The growing relationships between Mi'kmaq and other Island cultures were showcased during the National Aboriginal Day celebrations at Victoria Park on Saturday.
The festivities were hosted by the Native Council of Prince Edward Island.
Andrew Sark, director of communications with the council, said the theme for this year was “mawnukuti’k,” a Mi’kmaq term for “together we are growing.”
“It’s to highlight the existing partnerships we have in the community and also how we are fostering new partnerships in the community with the province, the government of Canada and different non-profit agencies.”
The Victoria Park event also saw speeches from Native Council Chief and President Jamie Thomas, Charlottetown Deputy Mayor Stu MacFadyen, Tracadie-Hillsborough Park MLA Buck Watts and Progressive Conservative party leader Steven Myers.
There was also a Parks Canada representative at the event, while the location in Victoria Park looked directly across from Port-la-Joye-Fort Amherst, symbolic of the longstanding relationship between Mi’kmaq and Acadian cultures.
The day also saw cultural displays, aboriginal crafts for sale, food as well as games and face painting.
“National Aboriginal Day provides an ideal opportunity for the Native Council of Prince Edward Island to share the unique and diverse traditions of the Aboriginal people of Prince Edward Island with the general public,” said Thomas.
The event was funded in part by the federal government.
In 1982, The National Brotherhood of Indians, now known as The Assembly of First Nations, acknowledged June 21 to be National Aboriginal Solidarity Day.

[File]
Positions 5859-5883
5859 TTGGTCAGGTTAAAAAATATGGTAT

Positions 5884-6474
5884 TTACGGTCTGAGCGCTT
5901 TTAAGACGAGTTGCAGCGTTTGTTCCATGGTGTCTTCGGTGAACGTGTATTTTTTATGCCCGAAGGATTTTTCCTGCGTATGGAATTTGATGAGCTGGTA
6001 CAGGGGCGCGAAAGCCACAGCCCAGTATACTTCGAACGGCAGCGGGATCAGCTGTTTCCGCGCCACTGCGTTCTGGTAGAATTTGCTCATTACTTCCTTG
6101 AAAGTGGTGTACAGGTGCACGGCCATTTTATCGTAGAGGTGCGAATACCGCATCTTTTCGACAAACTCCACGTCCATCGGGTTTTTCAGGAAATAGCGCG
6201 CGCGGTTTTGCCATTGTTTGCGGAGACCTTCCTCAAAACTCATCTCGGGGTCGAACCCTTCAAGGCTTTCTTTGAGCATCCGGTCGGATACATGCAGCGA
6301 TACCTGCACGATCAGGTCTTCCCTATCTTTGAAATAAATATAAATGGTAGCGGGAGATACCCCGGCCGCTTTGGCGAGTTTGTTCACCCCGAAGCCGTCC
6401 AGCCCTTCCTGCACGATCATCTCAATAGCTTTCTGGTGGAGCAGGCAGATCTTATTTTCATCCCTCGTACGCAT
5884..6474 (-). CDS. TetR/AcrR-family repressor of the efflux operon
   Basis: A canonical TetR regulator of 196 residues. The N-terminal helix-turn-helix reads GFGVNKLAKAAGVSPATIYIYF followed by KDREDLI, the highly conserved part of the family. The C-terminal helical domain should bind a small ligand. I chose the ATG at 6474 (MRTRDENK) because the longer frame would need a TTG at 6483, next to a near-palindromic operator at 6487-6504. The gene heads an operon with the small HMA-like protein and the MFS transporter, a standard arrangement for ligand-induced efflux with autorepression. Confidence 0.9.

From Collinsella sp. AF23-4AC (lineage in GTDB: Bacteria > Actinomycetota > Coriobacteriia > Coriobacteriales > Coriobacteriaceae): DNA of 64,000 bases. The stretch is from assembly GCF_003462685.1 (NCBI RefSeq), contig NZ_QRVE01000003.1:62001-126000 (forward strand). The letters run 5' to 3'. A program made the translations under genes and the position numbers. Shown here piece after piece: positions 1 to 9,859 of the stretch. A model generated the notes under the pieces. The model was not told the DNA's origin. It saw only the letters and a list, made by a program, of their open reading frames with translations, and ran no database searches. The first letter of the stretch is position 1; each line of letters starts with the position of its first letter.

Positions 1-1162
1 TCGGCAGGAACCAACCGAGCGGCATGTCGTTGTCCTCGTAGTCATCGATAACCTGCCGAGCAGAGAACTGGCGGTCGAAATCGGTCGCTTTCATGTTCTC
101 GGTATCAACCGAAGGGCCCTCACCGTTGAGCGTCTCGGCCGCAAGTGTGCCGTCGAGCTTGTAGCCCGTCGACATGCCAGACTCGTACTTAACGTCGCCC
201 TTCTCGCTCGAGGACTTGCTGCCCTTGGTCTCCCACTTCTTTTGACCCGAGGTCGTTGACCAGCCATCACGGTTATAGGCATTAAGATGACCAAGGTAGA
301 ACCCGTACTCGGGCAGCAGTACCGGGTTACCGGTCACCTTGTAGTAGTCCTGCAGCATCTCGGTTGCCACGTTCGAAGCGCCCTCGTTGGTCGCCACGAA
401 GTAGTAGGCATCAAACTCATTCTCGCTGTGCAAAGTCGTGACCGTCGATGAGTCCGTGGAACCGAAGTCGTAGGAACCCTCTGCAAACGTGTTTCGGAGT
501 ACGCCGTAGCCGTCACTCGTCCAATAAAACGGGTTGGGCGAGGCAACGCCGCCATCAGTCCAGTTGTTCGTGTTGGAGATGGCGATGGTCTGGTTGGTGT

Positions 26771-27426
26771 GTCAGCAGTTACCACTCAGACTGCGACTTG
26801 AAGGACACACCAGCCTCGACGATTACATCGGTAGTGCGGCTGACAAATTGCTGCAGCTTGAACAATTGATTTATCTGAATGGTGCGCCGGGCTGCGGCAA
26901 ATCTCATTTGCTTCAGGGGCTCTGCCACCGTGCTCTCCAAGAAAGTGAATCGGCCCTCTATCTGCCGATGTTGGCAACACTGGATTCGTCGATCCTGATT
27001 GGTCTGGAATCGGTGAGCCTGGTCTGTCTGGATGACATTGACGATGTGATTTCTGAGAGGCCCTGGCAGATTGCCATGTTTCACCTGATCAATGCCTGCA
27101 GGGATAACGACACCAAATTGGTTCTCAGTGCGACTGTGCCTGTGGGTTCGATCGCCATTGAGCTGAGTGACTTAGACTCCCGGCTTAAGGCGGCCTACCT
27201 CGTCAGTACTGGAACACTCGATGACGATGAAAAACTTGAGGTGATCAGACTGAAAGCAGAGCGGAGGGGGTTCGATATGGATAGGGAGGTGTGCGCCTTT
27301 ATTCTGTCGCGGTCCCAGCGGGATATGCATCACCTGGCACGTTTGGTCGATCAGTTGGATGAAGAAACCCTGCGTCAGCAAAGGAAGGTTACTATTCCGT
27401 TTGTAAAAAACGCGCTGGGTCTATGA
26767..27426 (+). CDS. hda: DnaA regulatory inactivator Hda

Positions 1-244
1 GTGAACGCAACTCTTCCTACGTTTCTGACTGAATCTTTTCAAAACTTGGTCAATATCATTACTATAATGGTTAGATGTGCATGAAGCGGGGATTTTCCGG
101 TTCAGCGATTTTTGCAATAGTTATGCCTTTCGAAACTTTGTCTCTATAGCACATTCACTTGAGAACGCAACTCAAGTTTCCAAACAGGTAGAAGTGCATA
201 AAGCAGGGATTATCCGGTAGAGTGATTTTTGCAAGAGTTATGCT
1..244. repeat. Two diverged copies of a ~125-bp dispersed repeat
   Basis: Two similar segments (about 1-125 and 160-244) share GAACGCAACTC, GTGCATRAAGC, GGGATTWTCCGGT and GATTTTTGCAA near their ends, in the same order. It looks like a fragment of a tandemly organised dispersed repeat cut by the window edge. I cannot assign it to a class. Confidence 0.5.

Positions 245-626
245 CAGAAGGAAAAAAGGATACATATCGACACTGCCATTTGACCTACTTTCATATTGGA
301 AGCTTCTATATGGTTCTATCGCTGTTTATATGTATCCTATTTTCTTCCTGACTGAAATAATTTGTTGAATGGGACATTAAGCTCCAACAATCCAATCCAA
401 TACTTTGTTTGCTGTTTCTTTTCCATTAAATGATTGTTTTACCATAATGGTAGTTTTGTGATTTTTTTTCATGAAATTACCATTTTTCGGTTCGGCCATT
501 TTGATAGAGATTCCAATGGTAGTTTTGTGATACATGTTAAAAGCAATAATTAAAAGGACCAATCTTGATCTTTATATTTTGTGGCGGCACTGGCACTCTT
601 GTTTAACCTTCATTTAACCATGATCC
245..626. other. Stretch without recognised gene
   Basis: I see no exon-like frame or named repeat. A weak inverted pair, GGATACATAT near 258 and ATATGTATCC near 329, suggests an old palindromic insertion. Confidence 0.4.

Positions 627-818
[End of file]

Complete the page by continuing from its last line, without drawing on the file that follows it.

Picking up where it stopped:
In 1994, the United Nations officially declared an International Day of the World’s Indigenous People as being August 9, starting in 1995.
In 1996, Canadian Gov.-Gen. Roméo LeBlanc, declared June 21 as National Aboriginal Day for Canadians.
Sark said although it wasn’t declared until 1996, the first National Aboriginal Day was celebrated on P.E.I. in 1994. That event was held by Keptin John Joe Sark.
“It’s a long celebrated even here for aboriginal people, not just Micmac but all aboriginal people,” said Andrew Sark.
Janet MacDonald, who was first involved with the native council in the 1970s, was one of several wearing a traditional Aboriginal outfit during Saturday’s celebration.
The bright and colorful outfit was handmade by MacDonald.
“It took me all winter… it was something for me to do,” said MacDonald. “Unfortunately it’s not a big crowd but it’s a good crowd and there’s enough drummers here to keep everyone entertained.
“I’m just so happy the youth are here because I’ve seen these youths since they were knee high, and I’ve wondered if they’d come back.”
The day also saw the launch of a Native Council initiative.
After the Victoria Park event, Sark went to Stanhope Campground where he and Parks Canada presented a puppet show and story called “The Story of Kitpu and the Great Flowers of Niskum.”
Kitpu is an aboriginal term for eagle, while Niskum means sun.
“The story is about the eagle and sunflowers and how the eagle helps the people by bringing seeds from the invisible world,” said Sark. “After the story, the kids are all given a seed packet and we show them how to plant sunflowers.”
The council is also dedicating part of it’s website for children to post pictures of their sunflowers as well as receive tips on growing the plants.
“They participate in the growing and fostering of the sunflower, learning about healthy living, fostering life and about another nation’s culture.”